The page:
I Found A Black Insect, Is It A Bed Bug?

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A concerned home owner called us yesterday, concerned that but unsure that he has bed bugs.  We asked him to email us a photo of the insects.

Black dermestid beetle larvae

Black dermestid beetle larvae

Are These Insects Bed Bugs or Not? No, they aren’t bed bugs.  The first sign is that bed bugs are never black no matter where in the lifecycle they are.

Our entomologists immediately confirmed that these are not bed bugs, and that the insects appear to be dermestid beetle larvae.  Dermestidae are commonly called skin beetles, larder beetles, hide or leather beetles, carpet beetles, and khapra beetles.  The person was very relieved that he only had carpet beetles.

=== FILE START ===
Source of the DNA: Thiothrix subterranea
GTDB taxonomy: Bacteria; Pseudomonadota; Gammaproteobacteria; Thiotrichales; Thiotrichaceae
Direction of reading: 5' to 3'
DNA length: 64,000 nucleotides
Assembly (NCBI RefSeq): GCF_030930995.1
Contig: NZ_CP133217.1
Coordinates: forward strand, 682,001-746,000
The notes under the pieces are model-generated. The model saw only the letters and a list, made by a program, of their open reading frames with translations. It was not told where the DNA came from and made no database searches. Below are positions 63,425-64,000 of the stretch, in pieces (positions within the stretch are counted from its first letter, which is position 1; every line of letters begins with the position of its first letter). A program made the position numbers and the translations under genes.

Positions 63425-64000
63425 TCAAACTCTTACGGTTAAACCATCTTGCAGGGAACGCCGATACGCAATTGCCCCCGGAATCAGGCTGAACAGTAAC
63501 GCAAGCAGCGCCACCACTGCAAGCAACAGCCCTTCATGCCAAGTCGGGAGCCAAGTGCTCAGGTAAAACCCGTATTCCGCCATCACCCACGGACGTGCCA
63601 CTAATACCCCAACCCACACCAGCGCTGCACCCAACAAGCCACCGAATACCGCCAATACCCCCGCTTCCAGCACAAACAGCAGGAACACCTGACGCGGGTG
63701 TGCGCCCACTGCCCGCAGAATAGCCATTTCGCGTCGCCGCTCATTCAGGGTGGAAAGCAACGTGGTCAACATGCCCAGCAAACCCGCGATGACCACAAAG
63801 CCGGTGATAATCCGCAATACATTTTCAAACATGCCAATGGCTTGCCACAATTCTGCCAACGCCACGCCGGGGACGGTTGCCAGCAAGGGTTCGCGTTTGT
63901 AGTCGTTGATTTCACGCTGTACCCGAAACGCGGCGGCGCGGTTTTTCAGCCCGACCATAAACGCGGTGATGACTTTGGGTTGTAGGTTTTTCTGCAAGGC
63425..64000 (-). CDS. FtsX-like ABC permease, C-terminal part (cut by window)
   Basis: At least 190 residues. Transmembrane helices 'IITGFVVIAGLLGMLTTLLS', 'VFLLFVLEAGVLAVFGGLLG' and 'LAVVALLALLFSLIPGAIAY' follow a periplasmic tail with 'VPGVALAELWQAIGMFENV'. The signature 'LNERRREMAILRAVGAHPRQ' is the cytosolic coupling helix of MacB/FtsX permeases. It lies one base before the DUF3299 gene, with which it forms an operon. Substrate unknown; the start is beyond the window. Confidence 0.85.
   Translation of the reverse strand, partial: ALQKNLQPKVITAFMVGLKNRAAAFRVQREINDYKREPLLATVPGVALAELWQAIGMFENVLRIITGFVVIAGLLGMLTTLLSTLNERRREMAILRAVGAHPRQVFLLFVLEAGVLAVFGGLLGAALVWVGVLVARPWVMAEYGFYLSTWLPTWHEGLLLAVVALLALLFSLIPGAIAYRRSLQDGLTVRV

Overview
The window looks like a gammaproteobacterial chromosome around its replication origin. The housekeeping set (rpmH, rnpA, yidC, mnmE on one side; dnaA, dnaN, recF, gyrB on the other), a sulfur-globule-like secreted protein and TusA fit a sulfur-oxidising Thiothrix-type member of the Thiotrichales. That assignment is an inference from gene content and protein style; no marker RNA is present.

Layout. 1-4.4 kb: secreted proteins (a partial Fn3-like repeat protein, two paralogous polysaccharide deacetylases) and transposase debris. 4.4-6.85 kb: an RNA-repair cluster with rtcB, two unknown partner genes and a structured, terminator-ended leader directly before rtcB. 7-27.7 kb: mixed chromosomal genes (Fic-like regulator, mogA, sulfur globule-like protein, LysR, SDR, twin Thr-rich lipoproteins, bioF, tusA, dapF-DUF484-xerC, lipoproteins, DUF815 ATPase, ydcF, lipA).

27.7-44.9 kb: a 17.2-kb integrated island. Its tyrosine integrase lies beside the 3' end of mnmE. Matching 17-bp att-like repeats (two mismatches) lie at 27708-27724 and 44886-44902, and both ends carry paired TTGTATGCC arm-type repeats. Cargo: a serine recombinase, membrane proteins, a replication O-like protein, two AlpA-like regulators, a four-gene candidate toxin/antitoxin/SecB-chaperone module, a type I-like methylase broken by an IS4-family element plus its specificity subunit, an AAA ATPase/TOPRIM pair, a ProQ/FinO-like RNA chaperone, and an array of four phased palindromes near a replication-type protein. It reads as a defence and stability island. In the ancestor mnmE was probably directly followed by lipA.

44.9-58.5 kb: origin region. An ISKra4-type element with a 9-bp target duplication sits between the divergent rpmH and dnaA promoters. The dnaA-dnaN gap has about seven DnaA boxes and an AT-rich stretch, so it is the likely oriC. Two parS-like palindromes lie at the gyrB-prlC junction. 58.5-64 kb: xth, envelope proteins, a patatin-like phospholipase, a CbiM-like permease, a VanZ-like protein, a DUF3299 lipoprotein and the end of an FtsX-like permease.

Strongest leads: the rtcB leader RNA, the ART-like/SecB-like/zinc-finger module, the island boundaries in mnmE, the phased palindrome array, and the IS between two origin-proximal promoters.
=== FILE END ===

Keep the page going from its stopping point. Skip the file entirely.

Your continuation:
The first telltale sign that they aren’t bed bugs is that the insects are black.  Bed bugs are never black during any stage of their lifecycle.  They are translucent when they first hatch, and grow from a white or yellow color as nymphs, to orange shades, and eventually to a reddish-brown color as adults.

Thanks for a good question! Please call or write Bell Environmental if you need an insect identified- we’re happy to help!  As a useful tool, below is an illustration of the Bed Bug Lifecycle.

For more information on bed bugs that you can print and stick in your pocket, please visit our corporate website to download our one page factsheet on bed bugs including photographs.

The Bed Bug Lifecycle: From Egg To Nymph To Adult

The Bed Bug Lifecycle: From Egg To Nymph To Adult

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